The Washington Nationals’ Bryce Harper murdered a bunch of baseballs in the Home Run Derby on Monday night as part of the festivities at the All-Star Game.
One little hiccup though: Harper and the pitcher throwing him batting practice — his Dad — apparently weren’t following the rules.
I’m not here to breathlessly defend the rules of an event that’s just supposed to be a lot of fun. But it does have implications for the world of sports betting.
Yes, there are rules for the HR Derby
This might shock some of you, but there are actually rules for the derby. I mean, we all know the basic ones, like you have to hit out of the park, time limits, etc.
One of the less known ones, though, is that a ball has to hit the ground before another pitch can be thrown to the contestant. It makes some sense, and clearly if not everyone is following that rule, someone gets an advantage. Enter Bryce Harper, whose dad started throwing pitches pretty quickly near the end of the final round:
Again: Who cares if the rules are bent? It’s just the Home Run Derby, not something important like electing a president or regulations on polluting the water.
The only part you and I should care about it is when sports betting becomes involved.
Betting on the HR Derby
The Home Run Derby is fun to watch. But you know what makes it more fun to watch? Betting on it. The game was booked in Nevada and at least some places — including at the FanDuel Sportsbook — in the New Jersey sports betting market.
Some people obviously bet on the Chicago Cubs’ Kyle Schwarber, the other finals participant to win the event, and seeing Harper win it with a loose interpretation of the rules didn’t go over well in some portions of sports (and sports betting) Twitter:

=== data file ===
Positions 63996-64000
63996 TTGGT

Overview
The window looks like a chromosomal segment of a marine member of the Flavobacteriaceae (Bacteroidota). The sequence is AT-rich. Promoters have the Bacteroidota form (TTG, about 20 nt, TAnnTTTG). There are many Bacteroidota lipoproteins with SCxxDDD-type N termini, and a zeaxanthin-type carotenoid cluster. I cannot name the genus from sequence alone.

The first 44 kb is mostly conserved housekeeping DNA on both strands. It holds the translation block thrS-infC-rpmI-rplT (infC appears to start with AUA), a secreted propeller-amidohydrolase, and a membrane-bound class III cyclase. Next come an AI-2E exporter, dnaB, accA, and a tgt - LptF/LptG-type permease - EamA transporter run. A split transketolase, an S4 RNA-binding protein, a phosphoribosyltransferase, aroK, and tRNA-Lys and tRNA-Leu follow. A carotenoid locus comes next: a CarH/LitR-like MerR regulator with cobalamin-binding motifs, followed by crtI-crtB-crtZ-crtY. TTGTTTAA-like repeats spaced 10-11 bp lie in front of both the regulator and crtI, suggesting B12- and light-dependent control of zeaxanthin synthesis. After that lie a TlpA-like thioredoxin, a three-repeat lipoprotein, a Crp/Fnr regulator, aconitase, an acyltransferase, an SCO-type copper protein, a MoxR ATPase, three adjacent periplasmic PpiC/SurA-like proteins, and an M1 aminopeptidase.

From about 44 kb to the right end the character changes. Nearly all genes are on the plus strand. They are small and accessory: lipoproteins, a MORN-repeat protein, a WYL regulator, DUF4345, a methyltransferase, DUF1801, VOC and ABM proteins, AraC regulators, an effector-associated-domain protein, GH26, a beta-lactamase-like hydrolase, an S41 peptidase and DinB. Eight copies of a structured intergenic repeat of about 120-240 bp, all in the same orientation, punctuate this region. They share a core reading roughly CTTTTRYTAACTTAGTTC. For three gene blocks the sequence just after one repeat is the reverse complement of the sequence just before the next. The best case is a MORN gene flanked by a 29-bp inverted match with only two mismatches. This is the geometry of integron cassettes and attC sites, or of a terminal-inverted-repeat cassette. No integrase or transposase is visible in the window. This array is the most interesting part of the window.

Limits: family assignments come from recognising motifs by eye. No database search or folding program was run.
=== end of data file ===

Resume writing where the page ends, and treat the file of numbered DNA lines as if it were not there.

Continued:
As some have pointed out, Schwarber also looked like he was breaking a similar rule in an earlier round.
Still, this is where it can get tricky for Major League Baseball.
The potential problem for MLB
It’s well-known MLB wants to be directly involved in sports betting regulation in the US in myriad ways, including integrity fees/royalties and limits on what can be wagered on. Would it want to have betting on the Home Run Derby, or would it even have control over whether that betting can happen? (In all the states that have legalized sports wagering so far, MLB has no say.)
If MLB is involved, and it is setting the rules for the Home Run Derby, then MLB is suddenly in a bad spot. Does MLB take a draconian approach to enforcing the rules for the HR Derby to protect its “integrity?” Or does it carry on like it does today, knowing betting goes on on the event and shrugging its shoulders?
It can do the latter if it’s not directly involved in sports wagering at the state level. But if it is involved, it becomes a lot more difficult for it to ignore the rules for something seemingly as innocuous and fun as the Home Run Derby.